Community responds to heroin crisis
Task force offers new solutions
By Angie Landsverk
Community members learned about efforts to combat issues related to heroin and other drugs during a Sept. 15 program at Waupaca High School.
The report shared the work of a task force that formed earlier this year and ended a week of programs for area communities.
The task force includes law enforcement, physicians, Probation and Parole, judges, Waupaca County’s Department of Health and Human Services, the school district and community members.
The county continues to discuss starting a drug court, and recovery coaches are available to guide those addicted to drugs or alcohol toward resources and assistance.
In the Waupaca County Department of Health and Human Services, a culture shift occurred during the last three years.
Director Chuck Price said they now ask “What’s happened to you?” instead of “What’s wrong with you?”
The department wants to provide a welcoming environment to all who visit it. All members of its staff are trained in Trauma-Informed Care and available to train others about it as well.
At ThedaCare Physicians-Waupaca, more than 20 people are now receiving monthly injections of Vivitrol.
Vivitrol removes the craving for opioids.
It was in the process of listening and being involved in the task force that physcians learned what part they could play.
Dr. Paul Sletten said there is that moment when an addict wants to stop using but if there is no help, that moment goes away.
A number of people who spoke last week commented on the changes they have witnessed in the community during the past 20 to 30 years.
Brian Hoelzel, Waupaca’s interim police chief, began working here a little over 20 years ago.
“I never thought, 22 1/2 years later, I’d be standing up here talking about a drug problem,” he said. “We started hearing about problems with heroin in other communities. Then – bang – it was here.”
Hoelzel said law enforcement has focused on arresting drug addicts and putting them in jail.
“When they were in there, they would talk about how they got hooked,” he said. “Everyone we talked to never thought they would be the person shoving a needle into their arm.”
People wanted help, but did not have the resources they needed, he said.
Waupaca’s Community Health Action recognized the need, and work began this year to form a task force.
Amanda Ayala works in the Wisconsin Department of Corrections Probation and Parole office in Waupaca.
She said about 30 percent of the clients have convictions related to drugs.
In many instances, the people resorted to crime to feed their addictions, she said.
Those sent to prison for using drugs often return to dealing or using upon their release.
“The cycle keeps going over and over until the Department of Corrections, as well as this county, recognized it’s not working,” Ayala said.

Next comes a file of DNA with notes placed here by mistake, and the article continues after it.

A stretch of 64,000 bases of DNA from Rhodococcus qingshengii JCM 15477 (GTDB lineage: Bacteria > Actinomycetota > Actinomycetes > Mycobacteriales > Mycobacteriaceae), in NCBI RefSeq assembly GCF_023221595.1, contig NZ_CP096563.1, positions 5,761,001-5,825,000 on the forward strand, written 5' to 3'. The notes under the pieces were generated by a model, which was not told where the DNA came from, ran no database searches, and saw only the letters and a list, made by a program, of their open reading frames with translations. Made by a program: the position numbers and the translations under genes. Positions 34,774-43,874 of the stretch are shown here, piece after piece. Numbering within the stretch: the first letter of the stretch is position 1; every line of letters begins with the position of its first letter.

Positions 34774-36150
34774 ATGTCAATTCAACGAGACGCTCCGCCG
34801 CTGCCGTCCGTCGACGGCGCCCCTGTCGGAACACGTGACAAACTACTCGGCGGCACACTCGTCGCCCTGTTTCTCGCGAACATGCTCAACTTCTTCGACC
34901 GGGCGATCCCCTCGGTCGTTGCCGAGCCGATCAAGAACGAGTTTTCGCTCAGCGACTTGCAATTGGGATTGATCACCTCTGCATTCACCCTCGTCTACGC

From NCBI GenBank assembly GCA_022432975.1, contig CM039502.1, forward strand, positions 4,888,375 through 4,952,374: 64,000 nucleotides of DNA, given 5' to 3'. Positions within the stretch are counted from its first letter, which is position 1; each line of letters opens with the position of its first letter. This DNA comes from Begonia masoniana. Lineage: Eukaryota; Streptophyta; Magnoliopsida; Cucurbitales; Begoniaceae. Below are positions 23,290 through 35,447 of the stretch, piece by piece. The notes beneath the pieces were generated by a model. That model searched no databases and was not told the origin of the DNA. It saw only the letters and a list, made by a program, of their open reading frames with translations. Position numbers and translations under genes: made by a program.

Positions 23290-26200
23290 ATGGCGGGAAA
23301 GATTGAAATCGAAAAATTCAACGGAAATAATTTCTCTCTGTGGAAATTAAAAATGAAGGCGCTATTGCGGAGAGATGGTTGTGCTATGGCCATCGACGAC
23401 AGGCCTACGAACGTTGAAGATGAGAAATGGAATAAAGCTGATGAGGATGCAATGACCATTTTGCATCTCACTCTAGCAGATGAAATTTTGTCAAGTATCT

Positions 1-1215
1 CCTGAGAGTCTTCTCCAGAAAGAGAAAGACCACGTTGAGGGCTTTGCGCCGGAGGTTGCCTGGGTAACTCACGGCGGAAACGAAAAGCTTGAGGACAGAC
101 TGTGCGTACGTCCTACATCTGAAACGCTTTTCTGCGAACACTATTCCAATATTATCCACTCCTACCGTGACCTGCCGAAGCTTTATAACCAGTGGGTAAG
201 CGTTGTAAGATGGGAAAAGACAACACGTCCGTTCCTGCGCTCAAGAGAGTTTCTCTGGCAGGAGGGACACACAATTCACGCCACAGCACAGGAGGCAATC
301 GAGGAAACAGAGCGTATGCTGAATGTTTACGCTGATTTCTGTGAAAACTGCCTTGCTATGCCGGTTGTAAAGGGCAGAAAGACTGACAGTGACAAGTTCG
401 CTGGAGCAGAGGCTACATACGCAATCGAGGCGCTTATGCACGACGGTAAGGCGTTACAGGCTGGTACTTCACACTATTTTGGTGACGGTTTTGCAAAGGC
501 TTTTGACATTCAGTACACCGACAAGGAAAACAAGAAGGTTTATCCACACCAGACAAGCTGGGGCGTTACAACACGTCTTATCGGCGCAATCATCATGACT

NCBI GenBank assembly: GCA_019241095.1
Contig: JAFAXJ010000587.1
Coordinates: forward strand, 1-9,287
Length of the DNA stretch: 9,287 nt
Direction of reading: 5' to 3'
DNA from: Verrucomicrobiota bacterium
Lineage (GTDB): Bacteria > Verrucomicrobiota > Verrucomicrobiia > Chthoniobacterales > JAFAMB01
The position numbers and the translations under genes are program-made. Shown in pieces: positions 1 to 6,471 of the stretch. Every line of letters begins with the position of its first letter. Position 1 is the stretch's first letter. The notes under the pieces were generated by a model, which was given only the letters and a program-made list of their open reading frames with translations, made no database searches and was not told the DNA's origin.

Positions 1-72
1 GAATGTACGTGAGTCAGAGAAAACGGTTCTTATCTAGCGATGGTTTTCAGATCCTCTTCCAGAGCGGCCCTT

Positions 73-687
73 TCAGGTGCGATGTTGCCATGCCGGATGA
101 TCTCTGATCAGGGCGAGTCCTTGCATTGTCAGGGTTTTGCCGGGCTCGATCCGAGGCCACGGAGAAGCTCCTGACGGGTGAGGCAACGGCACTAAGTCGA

She asked the community to back, help and assist the work of the task force as it seeks to create a drug court.
Judge Ray Huber and Judge Vicki Clussman also spoke about the idea of starting a drug court in the county.
Huber, a lifelong Waupaca County resident, has worked in law enforcement 34 years, with the last 16 of those years as a circuit court judge.
“About five to six years ago, I started seeing something different. I had people coming to court dealing with the heroin issue,” he said. “It was inconsistent with the behavior I saw in the past. They would leave their babies alone or take their babies along to make a drug deal.”
Sending people to prison has not solved the problem, Huber said of incidents related to heroin.
Earlier last week, he dealt with a high school graduate who had a job and became addicted to pain medication and then heroin after knee surgery.
The person ended up losing his job, home and significant other, Huber said.
“The guy was not a criminal until he got addicted and couldn’t deal with the addiction,” he said.
During the 35 years Maureen Markon has worked for the Waupaca School District, she said she has seen a tremendous change in the students and the challenges the district faces due to children coming from homes where parents are using heroin.
Markon, the district’s director of pupil services, said in the last five years, the district has seen an increase in behavioral and mental health issues and students arriving at school late.
“They are tired, concerned about what is going on at home,” she said.
Markon said the students want to keep the home situations secretive and are “embarassed to see their parents’ pictures and names in the paper.”
Clussman said Waupaca County has not accomplished a drug court yet but is making “some great strides” in accomplishing one.
She said the heroin task force is looking at ways to stop the cycle of recidivism.
Drug court is one of them.
“Some communities are reporting 75 to 80 percent success rates,” Clussman said.
Several people in long-term recovery shared their stories as well.
They said addiction is a disease and they take one day at a time.
Huber said it will cost at least $130,000 for the first year of operating a drug court.
The county’s Finance Committee will be considering it at a future time, and he encouraged those in attendance to contact their representatives on the county board.
“Yeah, it’s going to cost a lot of money. None of these programs are cheap,” Huber said. “Drug court is one small part of it.”
He said an integrative approach is needed, including physicians being more careful about prescribing opioids and education in school.